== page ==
Avengers: Infinity War is almost worth the 10-year wait

After a decade of cinematic build up, criss-crossing storylines and countless Easter eggs left for eagle-eyed fans, Avengers: Infinity War has arrived. But does it live up to the massive expectations?

Smash! Pow! Bang! The latest Avengers is the penultimate instalment of a decade of Marvel movies

Is there a limit to how many super-powered smart alecks can share a moment? Avengers: Infinity War unites Marvel superheroes from across the galaxy, including (from left) Spider-Man (Tom Holland), Iron Man (Robert Downey Jr.), Drax (Dave Bautista), Star-Lord (Chris Pratt) and Mantis (Pom Klementieff). (Marvel Studios)

After years of teasing us with intersecting story lines, clever cameos and Easter eggs for eagle-eyed viewers, Marvel's super duper battle royal is here.

Avengers: Infinity War unites the title band of superheroes with the Guardians of the Galaxy, Black Panther and more against one maniacal, extraterrestrial ruler for a never-been-seen-before feat of corporate engineering. 

This is Marvel's world now: we're just living in it.

Was it worth the wait? 

Don Cheadle (from left), Chris Evans and Scarlett Johansson appear in a scene from Avengers: Infinity War. (Chuck Zlotnick/Marvel Studios)


Avengers: Infinity War delivers on what was promised: a full-out, almost exhausting level of combat, with nearly every major Marvel character we know involved. But more than that, the there's a personal dimension to many of the struggles onscreen.

Iron Man sees his fear of a world-conquering foe realized. This time, Robert Downey Jr.'s Tony Stark is less smirking billionaire and more tragic figure. Chris Hemsworth's Thor, still space-bound after the events of Ragnarok, is a refugee in mourning as he faces his greatest test yet. Don't forget those goofy Guardians, the swashbuckling band of intergalactic heroes attempting to blend into the larger Marvel Cinematic Universe.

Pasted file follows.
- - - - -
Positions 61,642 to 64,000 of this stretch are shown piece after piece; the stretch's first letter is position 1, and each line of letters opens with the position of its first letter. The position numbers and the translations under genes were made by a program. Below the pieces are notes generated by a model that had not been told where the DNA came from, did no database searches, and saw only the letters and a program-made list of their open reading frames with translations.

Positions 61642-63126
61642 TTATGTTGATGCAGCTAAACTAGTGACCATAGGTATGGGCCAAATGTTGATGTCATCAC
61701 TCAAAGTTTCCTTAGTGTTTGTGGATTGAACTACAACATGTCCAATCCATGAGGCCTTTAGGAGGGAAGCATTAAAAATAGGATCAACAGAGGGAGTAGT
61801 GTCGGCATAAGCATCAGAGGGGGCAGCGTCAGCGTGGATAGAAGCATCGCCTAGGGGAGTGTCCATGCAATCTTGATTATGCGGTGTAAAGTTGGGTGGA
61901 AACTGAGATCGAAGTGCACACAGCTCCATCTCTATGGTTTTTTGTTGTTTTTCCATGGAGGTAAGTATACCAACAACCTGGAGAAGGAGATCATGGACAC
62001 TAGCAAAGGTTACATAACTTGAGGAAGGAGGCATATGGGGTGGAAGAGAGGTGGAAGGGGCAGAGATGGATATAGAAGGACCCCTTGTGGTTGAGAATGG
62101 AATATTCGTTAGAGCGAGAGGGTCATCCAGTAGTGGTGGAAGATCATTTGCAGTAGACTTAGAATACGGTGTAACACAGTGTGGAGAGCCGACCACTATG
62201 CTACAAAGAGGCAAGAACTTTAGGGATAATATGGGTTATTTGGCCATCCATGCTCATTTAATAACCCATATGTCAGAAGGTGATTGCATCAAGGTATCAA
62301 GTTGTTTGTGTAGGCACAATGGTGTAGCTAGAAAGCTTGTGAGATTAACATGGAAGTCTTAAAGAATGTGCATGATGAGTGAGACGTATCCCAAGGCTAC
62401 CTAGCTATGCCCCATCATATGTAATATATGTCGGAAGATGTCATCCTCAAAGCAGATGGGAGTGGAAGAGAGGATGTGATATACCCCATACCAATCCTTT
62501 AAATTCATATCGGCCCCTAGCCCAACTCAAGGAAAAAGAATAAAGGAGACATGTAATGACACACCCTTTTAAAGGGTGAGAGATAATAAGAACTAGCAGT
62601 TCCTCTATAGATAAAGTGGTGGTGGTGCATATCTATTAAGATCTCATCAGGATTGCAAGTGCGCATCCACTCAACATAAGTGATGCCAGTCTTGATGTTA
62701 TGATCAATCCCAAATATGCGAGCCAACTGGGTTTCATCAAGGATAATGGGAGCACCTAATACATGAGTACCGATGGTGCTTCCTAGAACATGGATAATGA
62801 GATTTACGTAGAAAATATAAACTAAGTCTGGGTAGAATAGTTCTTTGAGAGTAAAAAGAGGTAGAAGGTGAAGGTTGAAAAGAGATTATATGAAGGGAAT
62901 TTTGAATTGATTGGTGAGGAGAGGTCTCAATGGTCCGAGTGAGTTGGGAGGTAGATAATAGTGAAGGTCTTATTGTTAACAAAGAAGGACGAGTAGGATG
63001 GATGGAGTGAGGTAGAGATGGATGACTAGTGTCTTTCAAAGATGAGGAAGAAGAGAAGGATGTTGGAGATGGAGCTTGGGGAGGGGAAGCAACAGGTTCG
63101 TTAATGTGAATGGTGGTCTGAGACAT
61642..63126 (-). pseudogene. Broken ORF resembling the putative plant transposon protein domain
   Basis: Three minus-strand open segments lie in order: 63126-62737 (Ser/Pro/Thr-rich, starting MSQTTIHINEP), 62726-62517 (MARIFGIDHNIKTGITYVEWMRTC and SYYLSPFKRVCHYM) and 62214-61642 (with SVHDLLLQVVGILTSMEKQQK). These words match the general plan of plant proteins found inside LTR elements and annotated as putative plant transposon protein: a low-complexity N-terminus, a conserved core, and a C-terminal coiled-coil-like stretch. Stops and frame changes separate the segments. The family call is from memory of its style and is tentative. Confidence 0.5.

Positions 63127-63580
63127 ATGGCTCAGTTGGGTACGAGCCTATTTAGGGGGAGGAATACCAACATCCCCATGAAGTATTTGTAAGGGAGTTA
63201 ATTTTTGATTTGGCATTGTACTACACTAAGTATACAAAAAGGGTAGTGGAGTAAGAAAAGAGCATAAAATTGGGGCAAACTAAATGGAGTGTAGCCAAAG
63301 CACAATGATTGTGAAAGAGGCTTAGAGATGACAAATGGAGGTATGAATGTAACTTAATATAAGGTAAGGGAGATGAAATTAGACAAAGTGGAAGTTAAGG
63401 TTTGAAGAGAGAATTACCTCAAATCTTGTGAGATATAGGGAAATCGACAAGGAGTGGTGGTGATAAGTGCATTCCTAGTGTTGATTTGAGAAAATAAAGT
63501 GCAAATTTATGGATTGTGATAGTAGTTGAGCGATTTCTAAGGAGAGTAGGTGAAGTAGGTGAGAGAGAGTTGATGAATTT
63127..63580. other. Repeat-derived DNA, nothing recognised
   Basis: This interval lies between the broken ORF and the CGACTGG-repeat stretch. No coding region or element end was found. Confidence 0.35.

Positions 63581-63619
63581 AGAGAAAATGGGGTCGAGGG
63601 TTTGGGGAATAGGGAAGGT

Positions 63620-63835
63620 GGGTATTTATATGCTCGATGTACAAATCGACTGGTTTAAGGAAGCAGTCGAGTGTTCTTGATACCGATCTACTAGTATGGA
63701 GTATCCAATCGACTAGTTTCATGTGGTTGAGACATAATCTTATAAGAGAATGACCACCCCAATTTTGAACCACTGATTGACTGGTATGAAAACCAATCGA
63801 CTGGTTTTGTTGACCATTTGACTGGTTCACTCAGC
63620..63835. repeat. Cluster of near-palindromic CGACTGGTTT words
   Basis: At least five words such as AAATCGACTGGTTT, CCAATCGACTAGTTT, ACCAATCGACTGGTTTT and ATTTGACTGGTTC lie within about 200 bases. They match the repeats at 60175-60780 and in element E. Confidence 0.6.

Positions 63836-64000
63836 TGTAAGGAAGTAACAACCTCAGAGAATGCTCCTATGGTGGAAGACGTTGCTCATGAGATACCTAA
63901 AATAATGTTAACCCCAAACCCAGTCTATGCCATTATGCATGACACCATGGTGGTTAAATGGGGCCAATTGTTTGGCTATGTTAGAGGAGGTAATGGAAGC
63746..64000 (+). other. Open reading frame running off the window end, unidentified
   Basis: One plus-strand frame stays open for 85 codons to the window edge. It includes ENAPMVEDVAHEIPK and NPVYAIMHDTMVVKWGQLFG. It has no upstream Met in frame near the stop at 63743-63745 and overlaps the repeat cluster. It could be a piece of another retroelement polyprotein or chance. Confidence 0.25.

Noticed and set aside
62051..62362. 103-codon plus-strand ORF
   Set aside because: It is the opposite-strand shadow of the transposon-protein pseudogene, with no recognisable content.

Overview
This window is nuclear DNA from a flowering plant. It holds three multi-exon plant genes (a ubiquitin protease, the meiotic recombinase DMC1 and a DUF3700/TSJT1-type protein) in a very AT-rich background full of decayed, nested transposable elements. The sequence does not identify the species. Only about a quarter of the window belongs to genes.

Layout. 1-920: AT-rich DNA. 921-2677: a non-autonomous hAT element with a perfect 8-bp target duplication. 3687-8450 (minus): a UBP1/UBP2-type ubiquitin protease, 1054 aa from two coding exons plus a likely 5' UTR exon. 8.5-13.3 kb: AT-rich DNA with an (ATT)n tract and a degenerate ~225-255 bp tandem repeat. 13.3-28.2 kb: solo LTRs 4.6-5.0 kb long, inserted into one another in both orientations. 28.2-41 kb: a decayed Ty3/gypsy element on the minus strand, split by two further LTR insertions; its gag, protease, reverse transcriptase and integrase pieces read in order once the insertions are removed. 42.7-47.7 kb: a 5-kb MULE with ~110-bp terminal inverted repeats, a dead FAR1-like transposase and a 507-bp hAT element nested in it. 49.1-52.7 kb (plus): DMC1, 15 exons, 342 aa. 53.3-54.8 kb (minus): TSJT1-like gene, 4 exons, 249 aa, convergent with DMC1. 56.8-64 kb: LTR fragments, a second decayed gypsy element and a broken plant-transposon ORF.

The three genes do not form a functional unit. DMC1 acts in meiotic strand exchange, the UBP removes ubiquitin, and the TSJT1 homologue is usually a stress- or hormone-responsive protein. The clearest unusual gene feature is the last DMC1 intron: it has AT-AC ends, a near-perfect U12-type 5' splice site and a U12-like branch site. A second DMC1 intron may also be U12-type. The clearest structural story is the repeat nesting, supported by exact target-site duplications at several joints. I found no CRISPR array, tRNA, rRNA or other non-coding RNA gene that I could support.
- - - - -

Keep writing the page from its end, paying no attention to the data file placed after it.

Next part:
One of the surprises of the movie is how heavily it leans on the theme of sacrifice, particularly in the case of the massive purple villain seeking to gather the Infinity Stones and impose his will on the universe.

A surprising amount of time is given to exploring the theme of sacrifice, including with Thanos (Josh Brolin), the supervillain seeking to impose his will on the universe. (Marvel Studios)

Voiced with a thunderous rumble, Josh Brolin's Thanos is more than a monster. Infinity War gives the world-destroying despot ample screen time as it explores his connection with daughter Gamora (Zoe Saldana in another emotional performance).

From splash page to screen

As mentioned, there are battles aplenty and they are spectacular. Marvel's legion of visual effects wizards has improved its craft. But Avengers: Infinity War also demonstrates the limitations of the medium.

The dream of every comic book geek is a massive splash page crammed with characters. That same approach doesn't necessarily work on film.

As Star-Lord, Iron Man and the rest try to out-quip each other, the rhythm is all wrong. It seems there's a limit to how many super-powered smart alecks can share a moment.

Still, some characters do rise to the occasion, namely the new kid: Tom Holland, returning as Spider-Man. As in the comics, Spidey is the emotional heart of this galaxy-spanning story. Again and again, Holland displays a knack for grounding the most fantastical moments. 

A model couple? Elizabeth Olsen and Paul Bettany appear as Scarlet Witch and Vision in Avengers: Infinity War. (Marvel Studios)

I'm less enthused about power couple Vision and Scarlet Witch, who play a surprisingly critical role. When we catch up with Vision, the android with an Infinity Stone in his head looks more like a Banana Republic model, while Scarlet Witch frets about their future. 

Capes but no closure

Directing duo the Russo Brothers embrace the inherent grandiosity of the story, a trait in the best comic book blockbusters. Let's be clear. I'm not looking for a documentary.

This is an epic tale sheathed in spandex, a super heroic soap opera. The Russos know how to deliver the bang, but also when to lay back and showcase a halt in the action. So, to quote R.E.M., it's the end of the world as we know it and I feel fine. Better than fine really — elated. 

But as the plasma blasts fade and the credits roll, I confess to a feeling of frustration.

19 films. 10 years. After all that waiting, Marvel serves up a giant helping of "To be continued."

As with too many franchises these days, Avengers: Infinity War is the first instalment of a two-part finale. You would think after so many years of loyalty, fans have earned some closure? A bit of satisfaction perhaps? 

Yes, there are Earth-rattling consequences in Infinity War, but the conclusion leaves fans trapped in limbo and frozen waiting for the next instalment, coming in May 2019.

Rating: 4.5 out of 5 stars


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